The top three U.S. telecom carriers, Verizon Communications, AT&T Inc and Sprint Nextel Inc, recently released financial results for the first quarter of 2012. All three carriers reported higher-than-expected financial results for 1Q2012.
All three carriers reported slow customer growth in the first quarter, which helped Verizon and AT&T  increase profit margins for the quarter. Slow customer growth combined with fewer phone upgrades, meant the carriers had to pay less subsidies for smartphones like the Apple iPhone. Both AT&T and Verizon Wireless have recently tightened their policies to temper upgrades after they were both hurt by hefty iPhone subsidies in the fourth quarter.
Sprint also posted higher-than-expected results, although most analysts still remain skeptical due to slowed spending on network upgrades.
Last week, Verizon Communications (New York) posted first-quarter revenue that beat Wall Street expectations as customers increased their spending on services such as wireless data.
While wireless customers growth slowed, Chief Financial Officer Fran Shammo said the company’s mobile venture, Verizon Wireless, saw the fastest growth in mobile service revenue in three years.
Verizon Wireless average monthly revenue per user (ARPU) for contract customers rose 3.6% in to $55.43, which was helped by data service revenue that grew 16% to $23.80.
Data revenue growth can be seen as a relief to Verizon Wireless, as they have been paying phone vendors such as Apple Inc (Cupertino, Calif., USA) hefty subsidies for every smartphone they sell.
Verizon Wireless added 501,000 contract customers in the quarter, down from fourth quarter additions of 1.2 million.
The slower customer growth also comes with a silver lining as the Verizon Wireless profit margin rose to 46.3% from 42.2% in the fourth quarter, when an Apple Inc iPhone fueled growth, but also required hefty subsidies. The company said it sold 3.2 million iPhones in the quarter and 2 million phones using its Long Term Evolution (LTE ) technology.
Verizon earnings rose to $1.69 billion, or 59 cents per share, while in the year-ago quarter it reported a profit of $1.44 billion, or 51 cents per share. Revenue rose to $28.24 billion from $26.99 billion and compared with analyst expectations for $28.17 billion
AT&T Inc (Dallas, Texas, USA) report a higher-than-expected quarterly profit of Tuesday, as a decline in iPhone sales reduced the amount of cash it had to pay Apple Inc and boosted its margins.
AT&T's net income rose to $3.58 billion, or 60 cents per share, from $3.4 billion, or 57 cents per share, a year earlier. Consolidated revenue rose nearly 2% to $31.8 billion from $31.25 billion.
AT&T added 187,000 subscribers in the quarter, which was roughly in line with expectations for 193,000 from six analysts surveyed by Reuters .
While fewer iPhone sales meant weaker subscriber growth in the quarter, it did help the company's wireless profit.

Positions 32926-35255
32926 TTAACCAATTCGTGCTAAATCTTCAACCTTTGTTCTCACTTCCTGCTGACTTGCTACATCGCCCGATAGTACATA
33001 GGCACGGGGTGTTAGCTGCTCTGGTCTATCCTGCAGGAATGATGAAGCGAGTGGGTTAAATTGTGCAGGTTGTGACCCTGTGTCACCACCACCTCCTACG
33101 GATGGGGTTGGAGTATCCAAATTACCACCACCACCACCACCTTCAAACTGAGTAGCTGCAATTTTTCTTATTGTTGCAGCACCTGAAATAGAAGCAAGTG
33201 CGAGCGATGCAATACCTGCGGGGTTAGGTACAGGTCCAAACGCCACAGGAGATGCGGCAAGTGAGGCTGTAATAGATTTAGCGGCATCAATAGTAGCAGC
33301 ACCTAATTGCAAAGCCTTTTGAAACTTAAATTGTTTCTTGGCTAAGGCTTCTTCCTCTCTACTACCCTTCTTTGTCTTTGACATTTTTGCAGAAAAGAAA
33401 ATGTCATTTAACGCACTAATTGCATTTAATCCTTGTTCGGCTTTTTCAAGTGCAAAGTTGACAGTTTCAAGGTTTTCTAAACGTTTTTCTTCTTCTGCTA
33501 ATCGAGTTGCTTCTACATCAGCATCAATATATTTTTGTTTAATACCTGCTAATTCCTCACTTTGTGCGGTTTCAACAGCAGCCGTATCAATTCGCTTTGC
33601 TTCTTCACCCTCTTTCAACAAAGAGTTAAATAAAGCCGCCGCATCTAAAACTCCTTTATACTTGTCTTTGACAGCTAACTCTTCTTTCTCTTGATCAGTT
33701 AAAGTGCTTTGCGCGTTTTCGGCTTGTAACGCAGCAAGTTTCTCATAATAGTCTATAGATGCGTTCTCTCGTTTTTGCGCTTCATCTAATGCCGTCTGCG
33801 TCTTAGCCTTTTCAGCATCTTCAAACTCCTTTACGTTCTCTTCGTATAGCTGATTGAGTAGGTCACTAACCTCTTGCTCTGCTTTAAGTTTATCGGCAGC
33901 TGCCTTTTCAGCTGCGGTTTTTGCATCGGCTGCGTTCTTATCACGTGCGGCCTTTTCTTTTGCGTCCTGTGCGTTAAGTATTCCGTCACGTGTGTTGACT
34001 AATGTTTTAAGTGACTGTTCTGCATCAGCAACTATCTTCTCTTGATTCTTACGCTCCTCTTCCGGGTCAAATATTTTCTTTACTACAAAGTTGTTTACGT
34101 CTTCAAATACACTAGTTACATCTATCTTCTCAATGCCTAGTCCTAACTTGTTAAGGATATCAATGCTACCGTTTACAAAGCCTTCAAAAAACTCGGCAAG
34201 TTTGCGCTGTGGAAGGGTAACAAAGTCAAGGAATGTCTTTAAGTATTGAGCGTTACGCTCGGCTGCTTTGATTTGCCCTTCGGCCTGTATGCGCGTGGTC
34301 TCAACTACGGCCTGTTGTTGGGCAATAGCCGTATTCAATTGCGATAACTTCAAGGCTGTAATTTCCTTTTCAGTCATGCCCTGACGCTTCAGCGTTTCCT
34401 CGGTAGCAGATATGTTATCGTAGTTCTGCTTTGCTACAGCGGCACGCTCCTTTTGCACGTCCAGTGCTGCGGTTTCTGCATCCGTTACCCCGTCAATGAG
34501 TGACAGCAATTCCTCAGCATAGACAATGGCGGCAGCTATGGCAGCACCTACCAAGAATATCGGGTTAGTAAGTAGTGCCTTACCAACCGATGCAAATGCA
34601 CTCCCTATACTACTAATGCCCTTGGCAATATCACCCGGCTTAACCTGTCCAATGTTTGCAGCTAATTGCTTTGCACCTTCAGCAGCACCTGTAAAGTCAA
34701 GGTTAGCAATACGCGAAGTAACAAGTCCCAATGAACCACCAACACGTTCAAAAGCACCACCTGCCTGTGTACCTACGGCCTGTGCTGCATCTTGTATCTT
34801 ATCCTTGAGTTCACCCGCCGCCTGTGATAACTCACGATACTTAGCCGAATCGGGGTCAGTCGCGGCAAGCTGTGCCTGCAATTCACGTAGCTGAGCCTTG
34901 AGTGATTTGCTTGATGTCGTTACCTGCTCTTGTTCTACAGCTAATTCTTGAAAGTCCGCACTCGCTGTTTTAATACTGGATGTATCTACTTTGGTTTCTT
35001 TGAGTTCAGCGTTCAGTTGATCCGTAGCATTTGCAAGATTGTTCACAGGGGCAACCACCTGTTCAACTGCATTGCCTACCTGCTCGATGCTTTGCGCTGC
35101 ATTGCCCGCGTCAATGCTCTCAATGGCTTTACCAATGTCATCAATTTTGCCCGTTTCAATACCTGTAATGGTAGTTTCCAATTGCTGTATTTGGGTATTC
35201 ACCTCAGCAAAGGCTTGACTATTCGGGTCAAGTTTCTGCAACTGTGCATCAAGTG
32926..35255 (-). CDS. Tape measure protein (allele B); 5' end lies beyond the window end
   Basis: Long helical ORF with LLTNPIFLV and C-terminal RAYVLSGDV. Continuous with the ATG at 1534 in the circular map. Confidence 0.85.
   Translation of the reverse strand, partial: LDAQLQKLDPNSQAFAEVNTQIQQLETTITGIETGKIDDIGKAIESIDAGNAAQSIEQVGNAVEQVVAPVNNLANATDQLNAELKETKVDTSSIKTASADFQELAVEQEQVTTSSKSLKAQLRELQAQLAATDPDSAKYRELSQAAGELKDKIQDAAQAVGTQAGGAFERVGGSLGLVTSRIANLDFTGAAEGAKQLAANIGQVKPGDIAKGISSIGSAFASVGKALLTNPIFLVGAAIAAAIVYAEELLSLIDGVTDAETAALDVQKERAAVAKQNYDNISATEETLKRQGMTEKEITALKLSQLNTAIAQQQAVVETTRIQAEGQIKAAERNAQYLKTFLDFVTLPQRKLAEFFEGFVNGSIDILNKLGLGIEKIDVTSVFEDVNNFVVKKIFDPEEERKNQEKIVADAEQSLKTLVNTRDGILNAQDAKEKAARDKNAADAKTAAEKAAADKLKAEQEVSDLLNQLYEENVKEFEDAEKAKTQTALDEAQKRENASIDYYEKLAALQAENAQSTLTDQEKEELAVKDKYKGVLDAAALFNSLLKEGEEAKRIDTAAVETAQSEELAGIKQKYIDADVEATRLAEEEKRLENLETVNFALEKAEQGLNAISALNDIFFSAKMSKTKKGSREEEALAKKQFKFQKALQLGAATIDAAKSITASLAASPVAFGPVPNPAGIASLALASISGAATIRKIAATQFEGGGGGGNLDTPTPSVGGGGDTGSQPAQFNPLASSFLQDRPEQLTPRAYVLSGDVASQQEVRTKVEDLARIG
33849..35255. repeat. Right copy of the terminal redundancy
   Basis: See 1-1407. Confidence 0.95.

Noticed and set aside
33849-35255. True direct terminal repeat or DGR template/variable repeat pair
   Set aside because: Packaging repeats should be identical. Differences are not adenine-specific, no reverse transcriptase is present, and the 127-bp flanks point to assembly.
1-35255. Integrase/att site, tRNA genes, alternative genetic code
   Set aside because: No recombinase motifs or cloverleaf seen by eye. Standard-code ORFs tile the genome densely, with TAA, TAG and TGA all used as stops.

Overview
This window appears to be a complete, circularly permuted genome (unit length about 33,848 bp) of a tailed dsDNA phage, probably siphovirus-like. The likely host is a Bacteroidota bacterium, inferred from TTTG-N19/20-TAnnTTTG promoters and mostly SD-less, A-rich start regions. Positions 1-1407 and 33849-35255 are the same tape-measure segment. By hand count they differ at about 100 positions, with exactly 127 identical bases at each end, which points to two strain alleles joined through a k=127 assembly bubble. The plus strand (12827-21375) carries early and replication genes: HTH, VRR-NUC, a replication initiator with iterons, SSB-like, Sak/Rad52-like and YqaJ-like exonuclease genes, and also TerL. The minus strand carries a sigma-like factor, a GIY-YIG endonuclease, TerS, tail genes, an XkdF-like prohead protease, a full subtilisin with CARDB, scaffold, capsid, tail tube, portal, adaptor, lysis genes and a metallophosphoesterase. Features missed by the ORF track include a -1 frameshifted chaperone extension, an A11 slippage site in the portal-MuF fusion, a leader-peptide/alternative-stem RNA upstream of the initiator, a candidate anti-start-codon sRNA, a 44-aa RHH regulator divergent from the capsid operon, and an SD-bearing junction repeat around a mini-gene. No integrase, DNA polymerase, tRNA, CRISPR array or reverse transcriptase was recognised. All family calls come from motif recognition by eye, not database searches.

Piper Jaffray analyst Christopher Larsen said AT&T's mobile service margin of 41.6% had beaten his expectation for 39.7%. The margin, based on EBITDA was 28.7% in the fourth quarter and 39% in the year-ago quarter.
AT&T noted that its margin was also helped by the fact that the percentage of its customers using smartphones increased from the first quarter of the previous year.
AT&T said it had activated 4.3 million iPhones in the quarter, down from 7.6 million in the fourth quarter.
The percentage of AT&T subscribers upgrading their handsets fell to 7% in the quarter from 12% the fourth quarter and 8.9% in the first quarter the year before.
On Wednesday, Sprint Nextel (Overland Park, Kan., USA) posted stronger than expected wireless operating income, which helped it post a quarterly new revenue loss narrower than Wall Street estimates. But, some analysts attribute this partly to slower than expected spending related to a network upgrade project.
"While the results from the quarter, from a financial perspective, were better than anticipated, it appears that none of the longer term risks around execution and financing have changed at all," said Evercore analyst Jonathan Schildkraut.
Sprint is currently embarking on a $7 billion project to upgrade one of its two networks and close down the other. Investors worried that slower than expected first quarter spending on the project could signal a delay and creates more uncertainty for the rest of the year, Schildkraut said. Sprint's first quarter capital spending of about $700 million compared with his expectation for about $1.4 billion
While the company added subscribers to its Sprint network in the quarter, it lost customers from its Nextel iDen network, which it is in the process of shutting down. This led to a total net loss of 192,000 subscribers, which was worse than estimates.
The weaker customer numbers helped reduce one-time phone subsidy costs, leading to adjusted wireless operating income before depreciation and amortization (OIBDA) of $1.05 billion.
Sprint posted a loss of $863 million, or 29 cents per share, compared with a loss of $439 million, or 15 cents per share, in the year-ago quarter. Revenue rose 5% to $8.7 billion from $8.3 billion and was in line with Wall Street estimates of $8.7 billion, according to Thomson Reuters I/B/E/S. Sprint's average monthly revenue per user (ARPU) of $59.88 was ahead of several analysts' expectations.
Sprint said it expects 2012 adjusted OIBDA to be at the high end of its previously announced forecast of between $3.7 billion and $3.9 billion.
(Reporting By Sinead Carew; editing by Gerald E. McCormick, Dave Zimmerman, Andre Grenon, Maureen Bavdek, Phil Berlowitz, Sayantani Ghosh, Lisa Von Ahn and Alden Bentley)